by Carter Martin
Xlibris Press, 2007
Carter Martin’s debut novel Kelbrn is the story of a modern day Odysseus, Miles Kelley, whose wanderings not only take the reader through the first fifty years of twentieth century America but also across America itself—from Wisconsin, to New York, to North Carolina, and finally California. Miles’ journey from childhood (age 8) to late mid-life parallels the movement of modern American from rural to industrial, from dairy farms to textile mills, from East to West, from idealism to disillusionment.
The saga of Miles Kelley, Irish Catholic grandson of immigrants, and his family (mother, father, twin brother Lars, sister Bea, and younger brother Owen) is an engaging tale about a young man growing up along with the adolescent United States. Although Miles is an imaginary character, the novel is played out against the historical events of the first half of the 20th century, taking the reader through two world wars, the stock market crash, the Great Depression, and even the re-emergence of the Ku Klux Klan.
Both boy, Miles and Lars, lie about their age to join World War I, but Lars joins first. One of the most poignant chapters in the novel (Chapter 5) juxtaposes a jaunty letter from the youthful Miles against the ruminations of his twin brother Lars in the trenches of France. Miles’ letter is chatty and optimistic, full of news about family, school, and his social life. Lars’ interior monologue is a cry of anguish from one who has seen first hand the horrors of war. “I take an oath on the certainty of this mud that I will never tell you what it is to be lonely in hell, will never come back from this grave to let you smell the stench and touch the filth and count the kinds of vermin.”
In the tradition of his literary prototypes, Stephen Dedalus and Eugene Gant, Miles rejects both father and church and sets out to find himself in world from which he is becoming increasingly alienated. The three women in his life—Maggie, the love of his youth, Cissy (his Circe), the feminist gynecologist he marries in New York City, and Malinda (his ironic Penelope) whom he calls India and with whom he has a family—are like spools around which Miles winds and unwinds the thread of his life. The motif of doomed love is echoed again and again in the novel through references to Tristan and Isolde, Romeo and Juliet, and Jim and Jewel (Conrad's Lord Jim).
In the midst of the chaos and confusion of his life, Miles is driven by an urge to make order, to impose form on formlessness. Although the novel is clearly a bildungsroman, the growth of a protagonist from childhood to maturity, Kelbrn is also a kind of kunstlerroman, a novel about the development of the artist in society. Throughout his life, Miles writes poetry and is consumed by the thought that "nothing is in order." He asks himself, while thinking of Conrad's character Jim, if defiance is the "profound truth of isolation and the redemption of it."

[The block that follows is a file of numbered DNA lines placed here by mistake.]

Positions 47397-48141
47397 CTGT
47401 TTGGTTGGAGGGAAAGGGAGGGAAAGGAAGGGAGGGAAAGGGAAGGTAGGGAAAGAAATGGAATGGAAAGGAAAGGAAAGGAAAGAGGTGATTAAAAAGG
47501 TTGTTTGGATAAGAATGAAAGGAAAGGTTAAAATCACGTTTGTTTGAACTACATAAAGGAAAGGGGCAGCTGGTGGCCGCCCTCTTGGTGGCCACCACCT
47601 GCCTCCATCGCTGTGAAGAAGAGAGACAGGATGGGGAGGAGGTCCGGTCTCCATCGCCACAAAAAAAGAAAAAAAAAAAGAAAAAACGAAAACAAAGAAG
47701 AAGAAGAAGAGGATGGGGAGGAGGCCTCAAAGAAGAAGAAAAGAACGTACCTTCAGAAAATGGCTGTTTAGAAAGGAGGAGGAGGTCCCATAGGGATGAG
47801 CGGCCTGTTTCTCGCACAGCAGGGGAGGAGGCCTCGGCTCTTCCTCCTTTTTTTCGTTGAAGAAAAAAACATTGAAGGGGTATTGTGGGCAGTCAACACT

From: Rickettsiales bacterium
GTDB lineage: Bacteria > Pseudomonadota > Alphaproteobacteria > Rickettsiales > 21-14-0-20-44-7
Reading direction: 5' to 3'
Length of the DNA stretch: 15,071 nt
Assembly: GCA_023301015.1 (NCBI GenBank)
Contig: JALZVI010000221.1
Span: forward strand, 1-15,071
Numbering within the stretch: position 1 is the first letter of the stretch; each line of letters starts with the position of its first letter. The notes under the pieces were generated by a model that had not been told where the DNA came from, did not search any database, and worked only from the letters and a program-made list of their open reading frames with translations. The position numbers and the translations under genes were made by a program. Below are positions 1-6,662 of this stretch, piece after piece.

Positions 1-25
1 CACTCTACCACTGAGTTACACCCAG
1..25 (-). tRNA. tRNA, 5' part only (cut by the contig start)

Two symbols in the novel provide the only solace and the only sense of connection that Miles has to the past: the windmill and the banjo. One provides water for a parched land and the other provides music for a parched soul. Both the windmill that he had to leave when his family left the farm in Wisconsin and the banjo that his father gave him are each a talisman for Miles. The windmill is his touchstone for the land of his childhood, and the banjo's fragile strings connect him with his dead father.
At one point Miles believes he has finally succeeded in making things right. He restores an old plantation which he calls Kelbrn (his Tara) in North Carolina, marries again, erects a windmill, and rears a family. He has an "eccentric devotion" to the plantation where briefly he is happy. He even becomes wealthy as an accidental inventor, an ironic twist, succeeding where his father, a deliberate inventor, had failed.
Carter Martin's many years as teacher and literary scholar have served him well. Kelbrn is a tapestry of literary references and allusions, some direct some oblique. In his search for meaning, Miles becomes a scrutinizer of faces. He recalls the haiku by Ezra Pound “In a Station of the Metro” as he looks at the sea of faces on Fifth Avenue, but they are not still and implacable "faces on a wet black bough.” They are full of motion and discontent. He seeks respite in the Metropolitan Museum where he loses himself in the face of Mlle. Charlotte in David's famous painting, Mlle. Charlotte du Val d’Ognes . Temporarily, Charlotte becomes Miles' Beatrice, and the quest continues.
Miles consoles himself by writing "grille" poems—patterned poems in which another poem is imbedded. The novel itself appears to be laid over the grille or grid of T. S. Eliot's The Waste Land. In Eliot’s poem, the vivifying water that is needed to fertilize the dead land never comes. There is the rumble of distant thunder and a prayer for peace, but at the end we have only the fisher king, wounded and waiting for rain.
Kelbrn is a kind of American Nibelungenlied, full of sturm und drang and concluding with the twilight of the gods. The novel begin with the loss of Eden, and we are left with either Albert Camus (“there is but one truly serious philosophical problem, and that is suicide”) or Walker Percy (“how to live from one ordinary minute to the next on a Wednesday afternoon.”)
Who is Miles Kelley and what is he searching for? Is he the tortured and alienated artist, the disillusioned idealist, Parsifal seeking some unattainable grail, or is he, as Conrad's Jim fears he might be, a moral coward. Like the character of Jim, we have difficulty drawing a conclusion about Miles Kelley. Will he ever be able to "make something right out of something terribly wrong” ?
----Penne J. Laubenthal